behest


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be·hest

 (bĭ-hĕst′)
n.
1. An authoritative command.
2. An urgent request: I called the office at the behest of my assistant.

[Middle English bihest, vow, from Old English behǣs; see keiə- in Indo-European roots.]

behest

(bɪˈhɛst)
n
an authoritative order or earnest request
[Old English behǣs, from behātan; see be-, hest]

be•hest

(bɪˈhɛst)

n.
1. a command; directive.
2. an earnest request.
[before 1000; Middle English bihest(e), Old English behǣs promise. See be-, hest]

behest

, request - Behest is a stronger term than request.
See also related terms for request.
ThesaurusAntonymsRelated WordsSynonymsLegend:
Noun1.behest - an authoritative command or request
bid, bidding, command, dictation - an authoritative direction or instruction to do something

behest

noun
at someone's behest at someone's command, by someone's order, at someone's demand, at someone's wish, by someone's decree, at someone's bidding, at someone's instruction, by someone's mandate, at someone's dictate, at someone's commandment He did it at his wife's behest.

behest

noun
An authoritative indication to be obeyed:
Translations

behest

[bɪˈhest] N (frm) at his behesta petición suya

behest

[bɪˈhɛst] n
at sb's behest, at the behest of sb → sur l'ordre de qn

behest

n (liter)Geheiß nt (liter); at his behest/the behest of his uncleauf sein Geheiß (liter)/auf Geheiß seines Onkels (liter)

behest

[bɪˈhɛst] n at his behestsu suo ordine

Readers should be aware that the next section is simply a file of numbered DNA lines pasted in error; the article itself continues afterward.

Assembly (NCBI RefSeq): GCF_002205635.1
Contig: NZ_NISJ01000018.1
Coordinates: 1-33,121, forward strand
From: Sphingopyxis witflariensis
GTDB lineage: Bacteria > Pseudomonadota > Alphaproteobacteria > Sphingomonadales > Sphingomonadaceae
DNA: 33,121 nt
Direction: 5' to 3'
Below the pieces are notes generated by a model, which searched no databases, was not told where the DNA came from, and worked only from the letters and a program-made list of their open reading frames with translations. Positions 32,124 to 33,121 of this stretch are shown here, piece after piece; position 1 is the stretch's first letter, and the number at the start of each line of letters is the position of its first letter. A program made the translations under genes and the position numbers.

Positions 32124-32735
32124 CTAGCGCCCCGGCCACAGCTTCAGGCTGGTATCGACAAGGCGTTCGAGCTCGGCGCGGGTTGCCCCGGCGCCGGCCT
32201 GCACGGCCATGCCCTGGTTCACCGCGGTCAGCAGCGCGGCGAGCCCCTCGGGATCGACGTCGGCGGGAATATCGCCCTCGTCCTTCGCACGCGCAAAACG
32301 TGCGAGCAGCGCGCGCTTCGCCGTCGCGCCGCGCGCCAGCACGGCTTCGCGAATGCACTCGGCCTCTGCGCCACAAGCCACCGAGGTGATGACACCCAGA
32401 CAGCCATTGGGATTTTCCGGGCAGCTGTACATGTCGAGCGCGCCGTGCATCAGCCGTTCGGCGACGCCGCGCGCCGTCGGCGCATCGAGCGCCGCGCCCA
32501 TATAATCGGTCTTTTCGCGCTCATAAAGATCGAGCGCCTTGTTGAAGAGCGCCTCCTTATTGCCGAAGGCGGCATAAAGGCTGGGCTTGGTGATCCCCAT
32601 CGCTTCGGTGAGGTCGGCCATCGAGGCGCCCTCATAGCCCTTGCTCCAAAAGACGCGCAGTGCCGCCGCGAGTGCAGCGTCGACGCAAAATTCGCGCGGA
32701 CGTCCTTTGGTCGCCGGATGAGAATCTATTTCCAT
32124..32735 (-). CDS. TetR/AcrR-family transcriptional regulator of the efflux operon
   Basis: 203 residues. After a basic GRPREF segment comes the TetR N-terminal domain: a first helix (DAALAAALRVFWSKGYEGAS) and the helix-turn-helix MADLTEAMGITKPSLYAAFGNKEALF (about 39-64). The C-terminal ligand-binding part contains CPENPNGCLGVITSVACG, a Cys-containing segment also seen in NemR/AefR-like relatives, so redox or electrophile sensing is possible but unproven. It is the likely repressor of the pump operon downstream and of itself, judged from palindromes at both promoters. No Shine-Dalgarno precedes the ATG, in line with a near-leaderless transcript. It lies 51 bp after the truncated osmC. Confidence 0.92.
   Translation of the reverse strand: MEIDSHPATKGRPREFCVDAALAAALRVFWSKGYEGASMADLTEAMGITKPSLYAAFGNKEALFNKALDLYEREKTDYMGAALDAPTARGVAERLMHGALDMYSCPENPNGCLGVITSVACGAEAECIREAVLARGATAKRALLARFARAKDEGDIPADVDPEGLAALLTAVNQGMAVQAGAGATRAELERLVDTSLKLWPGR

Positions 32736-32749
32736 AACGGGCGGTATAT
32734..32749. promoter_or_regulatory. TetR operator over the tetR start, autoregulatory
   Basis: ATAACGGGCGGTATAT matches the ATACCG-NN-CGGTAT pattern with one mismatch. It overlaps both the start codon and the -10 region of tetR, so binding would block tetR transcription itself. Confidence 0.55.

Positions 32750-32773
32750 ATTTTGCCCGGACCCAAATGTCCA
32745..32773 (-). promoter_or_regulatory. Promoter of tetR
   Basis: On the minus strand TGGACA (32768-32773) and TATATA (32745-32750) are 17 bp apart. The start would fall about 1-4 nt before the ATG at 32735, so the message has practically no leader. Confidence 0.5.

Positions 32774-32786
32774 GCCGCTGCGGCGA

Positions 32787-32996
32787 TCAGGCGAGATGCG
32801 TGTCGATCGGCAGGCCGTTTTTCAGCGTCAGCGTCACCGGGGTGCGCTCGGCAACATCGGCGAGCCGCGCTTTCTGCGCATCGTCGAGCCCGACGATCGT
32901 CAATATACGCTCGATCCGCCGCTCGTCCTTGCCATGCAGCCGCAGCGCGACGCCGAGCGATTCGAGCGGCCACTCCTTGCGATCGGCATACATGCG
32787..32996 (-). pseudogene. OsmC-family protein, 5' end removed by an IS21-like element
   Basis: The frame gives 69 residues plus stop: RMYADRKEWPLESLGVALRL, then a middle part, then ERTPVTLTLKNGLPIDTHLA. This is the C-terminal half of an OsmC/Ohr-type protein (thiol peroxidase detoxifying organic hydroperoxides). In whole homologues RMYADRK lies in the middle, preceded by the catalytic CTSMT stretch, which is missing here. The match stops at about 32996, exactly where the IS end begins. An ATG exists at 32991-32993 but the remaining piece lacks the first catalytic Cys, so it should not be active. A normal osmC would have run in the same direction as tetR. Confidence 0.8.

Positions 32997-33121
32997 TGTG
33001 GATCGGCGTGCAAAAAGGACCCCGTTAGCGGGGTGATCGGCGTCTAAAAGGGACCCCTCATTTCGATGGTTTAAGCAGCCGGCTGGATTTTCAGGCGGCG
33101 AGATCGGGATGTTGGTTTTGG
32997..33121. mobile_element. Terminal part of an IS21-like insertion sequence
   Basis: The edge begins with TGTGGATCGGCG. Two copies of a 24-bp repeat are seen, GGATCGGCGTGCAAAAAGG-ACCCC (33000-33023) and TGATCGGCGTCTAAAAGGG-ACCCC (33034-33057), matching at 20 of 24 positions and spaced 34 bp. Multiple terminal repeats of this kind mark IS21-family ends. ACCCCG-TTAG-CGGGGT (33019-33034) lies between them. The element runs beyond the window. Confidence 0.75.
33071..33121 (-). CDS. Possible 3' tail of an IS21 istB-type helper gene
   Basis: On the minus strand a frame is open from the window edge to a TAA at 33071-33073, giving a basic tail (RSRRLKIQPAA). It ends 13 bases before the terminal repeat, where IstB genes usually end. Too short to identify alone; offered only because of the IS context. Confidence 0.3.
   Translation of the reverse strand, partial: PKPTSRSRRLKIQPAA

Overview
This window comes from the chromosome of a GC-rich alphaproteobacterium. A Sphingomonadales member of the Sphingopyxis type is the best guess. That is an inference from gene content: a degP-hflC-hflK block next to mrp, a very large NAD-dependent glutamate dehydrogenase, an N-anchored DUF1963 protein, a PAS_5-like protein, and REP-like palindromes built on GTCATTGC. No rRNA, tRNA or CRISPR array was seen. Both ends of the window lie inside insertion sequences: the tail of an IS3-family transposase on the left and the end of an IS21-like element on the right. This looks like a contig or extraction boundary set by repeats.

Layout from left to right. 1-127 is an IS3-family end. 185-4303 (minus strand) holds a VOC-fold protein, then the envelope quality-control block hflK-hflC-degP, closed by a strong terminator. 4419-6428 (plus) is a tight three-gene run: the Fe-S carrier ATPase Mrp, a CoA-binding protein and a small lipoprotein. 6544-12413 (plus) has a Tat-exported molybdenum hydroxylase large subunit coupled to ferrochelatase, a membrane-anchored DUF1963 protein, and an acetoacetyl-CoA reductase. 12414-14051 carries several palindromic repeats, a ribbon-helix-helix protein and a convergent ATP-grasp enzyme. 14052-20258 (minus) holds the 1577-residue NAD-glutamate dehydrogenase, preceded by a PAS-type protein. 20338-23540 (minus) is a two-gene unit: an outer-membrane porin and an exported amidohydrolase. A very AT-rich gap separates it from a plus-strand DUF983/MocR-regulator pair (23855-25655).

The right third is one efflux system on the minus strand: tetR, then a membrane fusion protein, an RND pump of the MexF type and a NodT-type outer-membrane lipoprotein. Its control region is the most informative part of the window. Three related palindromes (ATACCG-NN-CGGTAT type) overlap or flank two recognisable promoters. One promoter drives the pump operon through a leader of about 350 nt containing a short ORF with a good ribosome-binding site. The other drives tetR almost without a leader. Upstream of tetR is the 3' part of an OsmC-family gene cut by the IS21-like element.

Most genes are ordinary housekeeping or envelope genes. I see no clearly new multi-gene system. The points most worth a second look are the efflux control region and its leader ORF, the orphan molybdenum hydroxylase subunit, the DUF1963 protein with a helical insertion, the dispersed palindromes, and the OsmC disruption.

References in classic literature ?
I would much rather not have told her anything of my antecedents, but no man could look into the depth of those eyes and refuse her slightest behest.
For the first time there was a whimper in his throat; but it was not the whimper of fear, nor of pain, but of outrage, and of desire to continue the battle which he struggled to control at Skipper's behest.
But it is an error to suppose that our great forefathers -- though accustomed to speak and think of human existence as a state merely of trial and warfare, and though unfeignedly prepared to sacrifice goods and life at the behest of duty -- made it a matter of conscience to reject such means of comfort, or even luxury, as lay fairly within their grasp.
I had received no thanks for my other service; and being unwilling to run to and fro at his behest, I replied - 'Nobody is out there but Joseph.
And, as I obeyed that last behest with all my might, without a thought of what I was doing, save that he bade me do it, I saw his hands shoot up and his head bob down, and his lithe, spare body cut the sunset as cleanly and precisely as though he had plunged at his leisure from a diver's board!
And so, obedient to her son's behest, the old woman hobbled off to the palace, and, without being hindered, reached the courtyard, and began to mount the flight of steps leading to the royal presence chamber.
She pushed me in that direction; yet, no sooner did I make a movement to obey her behest than she burst into laughter, and I remained beside her, and she embraced me.
Did not her mighty messenger, the ancient Iss, bear you upon her leaden bosom at your own behest to the Valley Dor?
Thereon they would have hacked at one another in close combat with their swords, had not heralds, messengers of gods and men, come forward, one from the Trojans and the other from the Achaeans--Talthybius and Idaeus both of them honourable men; these parted them with their staves, and the good herald Idaeus said, "My sons, fight no longer, you are both of you valiant, and both are dear to Jove; we know this; but night is now falling, and the behests of night may not be well gainsaid.
To violence, injustice, tyranny, she succumbed--they were her natural masters; she had no propensity to hate, no impulse to resist them; the indignation their behests awake in some hearts was unknown in hers.
I have been doing my aunt's behests," he explained.
But that I judge I listen to a voice whose behests must not be disputed,'' answered the yeoman,